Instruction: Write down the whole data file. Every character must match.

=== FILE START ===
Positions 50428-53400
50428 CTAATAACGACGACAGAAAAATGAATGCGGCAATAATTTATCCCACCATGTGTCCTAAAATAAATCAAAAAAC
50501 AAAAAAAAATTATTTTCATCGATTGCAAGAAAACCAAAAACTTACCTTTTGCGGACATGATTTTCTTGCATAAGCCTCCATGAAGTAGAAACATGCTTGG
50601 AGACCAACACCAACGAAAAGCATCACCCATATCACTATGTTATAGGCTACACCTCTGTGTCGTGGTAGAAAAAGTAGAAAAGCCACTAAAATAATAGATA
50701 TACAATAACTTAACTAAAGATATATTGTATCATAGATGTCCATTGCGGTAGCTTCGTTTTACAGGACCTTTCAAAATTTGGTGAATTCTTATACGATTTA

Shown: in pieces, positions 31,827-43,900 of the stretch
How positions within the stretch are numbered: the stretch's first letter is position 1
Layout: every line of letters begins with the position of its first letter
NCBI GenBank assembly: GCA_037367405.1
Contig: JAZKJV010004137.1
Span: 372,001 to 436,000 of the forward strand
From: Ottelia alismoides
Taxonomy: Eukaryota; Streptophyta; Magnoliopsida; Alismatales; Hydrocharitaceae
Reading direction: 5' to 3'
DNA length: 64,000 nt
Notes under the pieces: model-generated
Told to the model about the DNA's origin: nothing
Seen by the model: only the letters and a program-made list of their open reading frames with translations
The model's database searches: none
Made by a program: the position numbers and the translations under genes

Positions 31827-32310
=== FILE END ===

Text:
Positions 50428-53400
50428 CTAATAACGACGACAGAAAAATGAATGCGGCAATAATTTATCCCACCATGTGTCCTAAAATAAATCAAAAAAC
50501 AAAAAAAAATTATTTTCATCGATTGCAAGAAAACCAAAAACTTACCTTTTGCGGACATGATTTTCTTGCATAAGCCTCCATGAAGTAGAAACATGCTTGG
50601 AGACCAACACCAACGAAAAGCATCACCCATATCACTATGTTATAGGCTACACCTCTGTGTCGTGGTAGAAAAAGTAGAAAAGCCACTAAAATAATAGATA
50701 TACAATAACTTAACTAAAGATATATTGTATCATAGATGTCCATTGCGGTAGCTTCGTTTTACAGGACCTTTCAAAATTTGGTGAATTCTTATACGATTTA

Shown: in pieces, positions 31,827-43,900 of the stretch
How positions within the stretch are numbered: the stretch's first letter is position 1
Layout: every line of letters begins with the position of its first letter
NCBI GenBank assembly: GCA_037367405.1
Contig: JAZKJV010004137.1
Span: 372,001 to 436,000 of the forward strand
From: Ottelia alismoides
Taxonomy: Eukaryota; Streptophyta; Magnoliopsida; Alismatales; Hydrocharitaceae
Reading direction: 5' to 3'
DNA length: 64,000 nt
Notes under the pieces: model-generated
Told to the model about the DNA's origin: nothing
Seen by the model: only the letters and a program-made list of their open reading frames with translations
The model's database searches: none
Made by a program: the position numbers and the translations under genes

Positions 31827-32310